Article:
And there’s a Moose. So, read it peeps!

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Keep Dreaming, Brown Girl

Brown Girl Dreaming

Jacqueline Woodson

The Story: Winner of the Newbery Honor, National Book Award for Young People’s Literature and NAACP Image Award for Outstanding Literary Work in Young Adult Fiction, Woodson’s novel has already made quite the splash. Written completely in verse, this novel is an autobiographical account of the author’s childhood growing up between South Carolina and Brooklyn in the 1960s and 1970s. Focus is placed on Jacqueline’s early childhood, from her birth to her first few grades in elementary school when she discovers her passion for writing, stories, and making a difference in her world.

What Wallace and I Think: Wow. This novel is amazing! It’s marketed as a young adult book, which I hate to say, is almost too bad. I know there are many “adults” that turn their noses up to YA lit, and would be missing out in the case of Woodson’s novel. So, if you usually do shy away from anything with a YA label, muster the courage and read this book!

Woodson’s novel deals artfully with issues of racism, family, divorce, education, and finding and following your passion. I will admit I was a little hesitant to read this book knowing it was all written in verse. I assumed it would take some “work” to get through the book, as I find it difficult to read poetry for extended periods of time. However, the verse in Brown Girl Dreaming is extremely easy to read, and although is somewhat disjointed, does provide us with a linear story-line that makes it extremely readable. I’m going to share some sections with you, just to prove it.

Being written in verse made this novel perhaps one of the most beautiful narratives I have lately read. There were sections that touched my heart so deeply that I found myself rereading the section over a few times before moving on. For example, this small section keeps haunting me days after reading:

I do not know if these hands will become / Malcolm’s–raised and fisted / Or Martin’s–open and asking / or James’s–curled around a pen. / I do not know if these hands will be / Rosa’s / or Ruby’s / gently gloved / and fiercely folded / calmy in a lap, / on a desk, / around a book, / ready / to change the world . . . Woodson 5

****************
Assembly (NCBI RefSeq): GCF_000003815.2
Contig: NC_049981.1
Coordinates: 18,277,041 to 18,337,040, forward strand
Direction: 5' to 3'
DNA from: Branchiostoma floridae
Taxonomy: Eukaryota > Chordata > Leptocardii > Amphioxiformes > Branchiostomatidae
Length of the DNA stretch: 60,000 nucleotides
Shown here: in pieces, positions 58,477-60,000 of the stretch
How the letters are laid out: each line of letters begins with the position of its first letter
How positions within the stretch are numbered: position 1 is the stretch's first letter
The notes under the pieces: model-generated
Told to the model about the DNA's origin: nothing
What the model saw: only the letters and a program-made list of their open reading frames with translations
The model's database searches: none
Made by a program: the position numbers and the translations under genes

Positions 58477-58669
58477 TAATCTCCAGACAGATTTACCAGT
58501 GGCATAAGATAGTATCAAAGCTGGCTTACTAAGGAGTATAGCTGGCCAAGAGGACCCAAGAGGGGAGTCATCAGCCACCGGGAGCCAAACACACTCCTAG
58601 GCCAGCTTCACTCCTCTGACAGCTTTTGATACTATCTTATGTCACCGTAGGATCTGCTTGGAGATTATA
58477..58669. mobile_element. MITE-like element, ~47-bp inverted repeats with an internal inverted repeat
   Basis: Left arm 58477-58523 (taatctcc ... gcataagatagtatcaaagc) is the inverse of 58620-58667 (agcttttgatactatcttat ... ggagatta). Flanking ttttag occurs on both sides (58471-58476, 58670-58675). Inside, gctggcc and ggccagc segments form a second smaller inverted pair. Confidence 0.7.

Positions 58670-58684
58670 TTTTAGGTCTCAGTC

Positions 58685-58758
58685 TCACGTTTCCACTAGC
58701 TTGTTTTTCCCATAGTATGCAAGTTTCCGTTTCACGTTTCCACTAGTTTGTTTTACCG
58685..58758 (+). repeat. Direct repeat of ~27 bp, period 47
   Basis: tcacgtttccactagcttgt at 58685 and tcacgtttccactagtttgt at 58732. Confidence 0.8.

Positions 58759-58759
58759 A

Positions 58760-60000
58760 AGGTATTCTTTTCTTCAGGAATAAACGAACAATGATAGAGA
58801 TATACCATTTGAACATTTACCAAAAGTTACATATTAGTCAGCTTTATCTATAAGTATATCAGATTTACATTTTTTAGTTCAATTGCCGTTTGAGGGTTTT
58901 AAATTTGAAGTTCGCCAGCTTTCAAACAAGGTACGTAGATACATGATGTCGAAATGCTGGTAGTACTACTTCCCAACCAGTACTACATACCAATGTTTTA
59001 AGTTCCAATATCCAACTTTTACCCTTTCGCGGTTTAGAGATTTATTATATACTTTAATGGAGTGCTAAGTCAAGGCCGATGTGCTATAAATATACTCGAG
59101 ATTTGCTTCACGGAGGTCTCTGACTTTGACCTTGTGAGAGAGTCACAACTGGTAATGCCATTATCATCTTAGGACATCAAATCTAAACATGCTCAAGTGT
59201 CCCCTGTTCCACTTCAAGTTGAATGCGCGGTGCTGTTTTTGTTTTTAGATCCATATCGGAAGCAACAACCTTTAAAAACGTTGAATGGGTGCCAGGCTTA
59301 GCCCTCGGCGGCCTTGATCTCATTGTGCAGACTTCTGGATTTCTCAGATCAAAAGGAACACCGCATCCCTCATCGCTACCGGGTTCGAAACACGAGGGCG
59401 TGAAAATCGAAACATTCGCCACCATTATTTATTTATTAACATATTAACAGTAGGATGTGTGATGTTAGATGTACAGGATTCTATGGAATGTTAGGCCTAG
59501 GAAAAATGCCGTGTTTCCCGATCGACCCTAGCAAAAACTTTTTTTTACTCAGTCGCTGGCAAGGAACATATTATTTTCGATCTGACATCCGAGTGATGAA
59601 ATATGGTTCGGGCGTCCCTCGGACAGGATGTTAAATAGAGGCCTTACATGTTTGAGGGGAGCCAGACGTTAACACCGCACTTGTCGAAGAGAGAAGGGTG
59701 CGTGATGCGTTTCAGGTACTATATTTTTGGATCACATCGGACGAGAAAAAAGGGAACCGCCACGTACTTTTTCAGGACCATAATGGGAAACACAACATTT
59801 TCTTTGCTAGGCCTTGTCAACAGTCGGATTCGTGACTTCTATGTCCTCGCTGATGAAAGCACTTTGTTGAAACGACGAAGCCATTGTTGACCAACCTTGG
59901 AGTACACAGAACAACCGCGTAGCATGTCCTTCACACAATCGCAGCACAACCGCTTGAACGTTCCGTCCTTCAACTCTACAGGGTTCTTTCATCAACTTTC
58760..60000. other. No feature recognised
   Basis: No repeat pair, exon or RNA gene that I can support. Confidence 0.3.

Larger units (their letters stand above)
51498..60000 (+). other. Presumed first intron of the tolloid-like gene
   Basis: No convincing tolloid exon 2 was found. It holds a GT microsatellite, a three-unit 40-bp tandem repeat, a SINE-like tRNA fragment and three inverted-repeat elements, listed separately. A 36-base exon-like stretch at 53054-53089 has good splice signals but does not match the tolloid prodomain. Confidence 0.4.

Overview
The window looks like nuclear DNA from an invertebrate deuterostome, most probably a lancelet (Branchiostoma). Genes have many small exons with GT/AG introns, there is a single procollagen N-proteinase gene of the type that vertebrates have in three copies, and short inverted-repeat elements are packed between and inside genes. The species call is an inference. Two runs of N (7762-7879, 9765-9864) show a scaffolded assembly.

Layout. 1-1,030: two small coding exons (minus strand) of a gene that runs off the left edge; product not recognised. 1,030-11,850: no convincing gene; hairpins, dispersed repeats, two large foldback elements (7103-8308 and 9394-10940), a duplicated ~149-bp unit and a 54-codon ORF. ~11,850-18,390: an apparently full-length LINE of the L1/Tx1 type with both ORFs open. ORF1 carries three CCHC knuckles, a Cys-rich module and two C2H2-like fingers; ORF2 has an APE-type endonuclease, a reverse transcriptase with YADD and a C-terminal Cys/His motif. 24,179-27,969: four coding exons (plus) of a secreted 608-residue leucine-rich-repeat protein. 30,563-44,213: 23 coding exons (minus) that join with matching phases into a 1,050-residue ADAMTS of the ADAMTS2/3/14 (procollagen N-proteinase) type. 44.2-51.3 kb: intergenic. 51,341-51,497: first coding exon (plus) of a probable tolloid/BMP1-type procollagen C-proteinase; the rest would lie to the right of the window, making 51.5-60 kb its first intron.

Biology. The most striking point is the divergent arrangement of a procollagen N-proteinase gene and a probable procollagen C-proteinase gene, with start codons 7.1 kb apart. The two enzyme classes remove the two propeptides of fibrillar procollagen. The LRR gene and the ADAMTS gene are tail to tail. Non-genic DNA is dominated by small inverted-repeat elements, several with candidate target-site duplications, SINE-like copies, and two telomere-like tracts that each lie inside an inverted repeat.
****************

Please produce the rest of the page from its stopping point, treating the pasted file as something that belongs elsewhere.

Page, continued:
This gave me chills, friends! Several tears were shed on my part, as well as some wide smiles and silent laughs. I also loved her descriptions of places. She conveys South Carolina in an almost mythical and nostalgic tone, while also being able to communicate the dangers of being black in the south during the 1960s and 70s.

And the air is what I’ll remember. / Even once we move to New York. / It always smelled like like, my mothers says. / Wet grass and pine. / Like memory. Woodson 95-6

Likewise, if South Carolina is based in nature, Brooklyn is felt to be gritty and concret, yet offering more opportuities.

Here there is only gray rock, cold / and treeless as a bad dream. Who could love / this place– where no pine trees grow, / no porch swings moves / with the weight of / your grandmother. Woodson 143

Although I have argued that this novel should not be read by only children and young adults, it is such an important work that offers a diverse narrative within a still very white-washed literary canon, that it is especially important for children and youth to read. Walter Dean Myers in his essay “Where Are the People of Color in Children’s Books?” published in The New York Times, describes that in the books he read while growing up:

I saw that these characters, these lives, were not mine. I didn’t want to become the ‘black’ representative, or some shining example of diversity. What I wanted, needed really, was to become an integral and valued part of the mosaic that I saw around me. Myers 2014